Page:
Training Baby Bird Dogs to Hunt (work cover)

Sounds kind of silly–training a young gun dog to hunt.  But, given that many of our bird dogs are city-slickers and from a variety of pedigrees, it’s becoming more obvious to me that you need to teach your pup how to hunt–to work cover.  That is, if you intend to actually hunt over your bird dog and/or compete in AKC Performance events such as hunting tests and field trials (or the like–NAVHDA, NASTRA).

Nope–they don’t “just come out of the box” with all of the skills needed to hunt upland game.  Yes, some will have stronger instincts than others but most will need help to kick the instincts they do have into gear.  Used to be, once upon a time when hunting land was more plentiful, you could just go for a walk with your baby bird dog.  These walks would introduce the pup to thick, ungroomed cover.  The cover held all sorts of interesting scent…which taught the pup how to use her nose.  And, when game was actually flushed out of the cover, the pup would begin to learn where to search for game.  Alas, much upland hunting land in the greater metro area is now developed and those convenient, daily walks are a thing of the past.

So, one of these hunting instincts you should get busy on as soon as you bring your pup home is reinforcing their desire to work cover in search of game.  They’ll also start to learn where to search.  First, from the youngest age possible, take your pup into a variety of cover.  Some pups will eagerly dive into thick, gnarly stuff without your encouragement, but others will avoid it and stroll along the same cleared paths you travel.  The easiest way to get them comfortable charging through cover is to go through it yourself!  They’ll follow, and explore. Find pockets of land with natural, unmanicured cover.  Consider joining hunting clubs in your area (many Colorado hunting preserves and gun dog clubs are linked from our website,  You don’t need to put birds out for your pups when doing this particular exercise…just take them for big long walks through the training/hunting fields (be mindful of the shooting that’s happening around you).  The owners of the establishment should be supportive that you have a puppy and want to just start exposing him to a variety of cover.  The other bonus to walking through the fields at a local gun dog club is all of the bird scent–your pup will get big nosefuls of different game birds.  Pheasant, chukar, quail.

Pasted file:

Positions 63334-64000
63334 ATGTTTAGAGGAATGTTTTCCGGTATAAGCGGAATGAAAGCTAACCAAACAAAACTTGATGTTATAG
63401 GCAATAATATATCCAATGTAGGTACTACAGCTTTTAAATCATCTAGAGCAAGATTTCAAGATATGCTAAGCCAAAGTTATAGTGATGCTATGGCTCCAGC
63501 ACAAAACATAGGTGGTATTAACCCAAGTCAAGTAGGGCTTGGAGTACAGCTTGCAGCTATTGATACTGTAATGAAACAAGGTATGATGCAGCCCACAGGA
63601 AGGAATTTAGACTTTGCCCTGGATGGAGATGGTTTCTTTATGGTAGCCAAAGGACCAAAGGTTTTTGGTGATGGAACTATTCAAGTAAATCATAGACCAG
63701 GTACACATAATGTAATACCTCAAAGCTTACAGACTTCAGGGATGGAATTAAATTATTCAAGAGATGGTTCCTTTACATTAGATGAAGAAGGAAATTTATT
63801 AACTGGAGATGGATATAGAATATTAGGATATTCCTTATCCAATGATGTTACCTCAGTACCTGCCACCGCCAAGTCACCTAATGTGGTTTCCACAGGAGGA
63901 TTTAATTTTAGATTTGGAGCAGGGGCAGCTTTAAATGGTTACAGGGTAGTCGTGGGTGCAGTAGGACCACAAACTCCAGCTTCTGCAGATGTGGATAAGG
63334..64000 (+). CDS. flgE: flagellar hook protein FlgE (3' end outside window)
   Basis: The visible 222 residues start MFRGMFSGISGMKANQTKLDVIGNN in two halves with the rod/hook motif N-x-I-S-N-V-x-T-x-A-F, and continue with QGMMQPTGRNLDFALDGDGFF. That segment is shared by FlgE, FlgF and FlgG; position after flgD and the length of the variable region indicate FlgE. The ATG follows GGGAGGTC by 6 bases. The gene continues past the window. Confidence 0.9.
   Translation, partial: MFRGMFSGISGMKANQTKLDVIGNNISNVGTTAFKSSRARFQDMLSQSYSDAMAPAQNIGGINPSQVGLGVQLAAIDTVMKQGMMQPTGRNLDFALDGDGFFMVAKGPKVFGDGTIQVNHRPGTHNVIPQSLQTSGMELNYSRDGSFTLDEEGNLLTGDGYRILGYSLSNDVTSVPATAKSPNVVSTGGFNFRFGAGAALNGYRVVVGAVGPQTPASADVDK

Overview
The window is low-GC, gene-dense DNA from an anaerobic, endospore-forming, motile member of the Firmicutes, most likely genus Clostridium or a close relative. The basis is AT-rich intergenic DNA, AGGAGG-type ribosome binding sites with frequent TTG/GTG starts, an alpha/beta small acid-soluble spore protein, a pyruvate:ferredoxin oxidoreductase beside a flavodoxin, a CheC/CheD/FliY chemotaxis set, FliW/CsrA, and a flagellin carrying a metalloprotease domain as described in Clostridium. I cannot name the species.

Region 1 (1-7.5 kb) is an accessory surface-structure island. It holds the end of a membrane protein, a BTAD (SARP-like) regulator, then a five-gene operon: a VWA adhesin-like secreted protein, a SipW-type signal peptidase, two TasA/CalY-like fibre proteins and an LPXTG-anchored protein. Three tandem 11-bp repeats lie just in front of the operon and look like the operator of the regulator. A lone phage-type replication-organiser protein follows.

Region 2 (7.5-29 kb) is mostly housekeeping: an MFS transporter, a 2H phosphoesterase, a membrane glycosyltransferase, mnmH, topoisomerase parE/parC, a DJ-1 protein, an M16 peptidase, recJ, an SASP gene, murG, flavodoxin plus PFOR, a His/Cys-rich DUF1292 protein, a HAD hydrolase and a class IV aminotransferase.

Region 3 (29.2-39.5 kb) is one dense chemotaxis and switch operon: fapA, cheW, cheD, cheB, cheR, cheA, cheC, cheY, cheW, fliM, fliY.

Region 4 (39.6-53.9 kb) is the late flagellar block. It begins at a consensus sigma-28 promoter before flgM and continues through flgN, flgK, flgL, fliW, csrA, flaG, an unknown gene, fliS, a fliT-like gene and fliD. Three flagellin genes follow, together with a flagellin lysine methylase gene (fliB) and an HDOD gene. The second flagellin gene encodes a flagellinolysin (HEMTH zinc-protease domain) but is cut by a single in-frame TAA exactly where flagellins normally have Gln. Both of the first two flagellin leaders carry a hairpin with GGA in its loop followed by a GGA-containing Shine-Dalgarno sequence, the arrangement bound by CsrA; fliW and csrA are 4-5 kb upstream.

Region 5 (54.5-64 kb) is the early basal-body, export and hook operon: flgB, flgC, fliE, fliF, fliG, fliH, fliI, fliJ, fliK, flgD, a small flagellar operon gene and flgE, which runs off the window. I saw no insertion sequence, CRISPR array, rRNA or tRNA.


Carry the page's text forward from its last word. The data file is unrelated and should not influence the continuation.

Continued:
Another tip when you’re taking these walks with your pup: Don’t talk to him.  Just shut up and enjoy the walk.  If your pups sticks close, don’t try to encourage him to move away.  Just ignore him.  And, if he runs off to explore–EXCELLENT!  Don’t call him back in.  If you can, try walking the field so you’re using the wind…just as you would if you were hunting.  And, walk toward objectives that are likely to hold birds.  If you know of a mature hunting dog who will tolerate your tag-a-long pup, schedule a walk every now and then with her.  Be careful though–you don’t want to make a habit if your pup running along, trying to keep up with the big dogs.  Doing so can cause injury/damage to your pup’s structure.  You would never take your 6 year-old for a run with you, would you?  There’s no way your  child could keep up!  Even if he could, would you risk an injury?

Another bonus of taking these walks? Exercise.  A tired puppy–both physically AND mentally tired, is a good puppy.  Remember, your pup was bred to hunt for hours at a time, multiple days in a row.  Pointing dogs are not designed to take daily leash walks though the neighborhood.  Such walks wouldn’t even begin to take the edge off their energy levels.  Pointing dogs, like Vizslas,  were bred to hunt off leash.  Aside from the physical activity of the actual running, the hunting challenges their minds and instincts.

Get out there and explore!  I’m guessing such walks will be good for your health too!  :-)

4 month old puppy Trip bustin' through cover and LOVING it!

4 month old puppy Trip bustin' through cover and LOVING it!

Written by Mel Reveles and Aaron Davis of We are proud to be founding members of the Rocky Mountain Vizsla Club–“The Specialty Vizsla Club of Colorado”, and members of the Vizsla Club of America. We are also members of the American Kennel Club’s Breeder of Merit Program.

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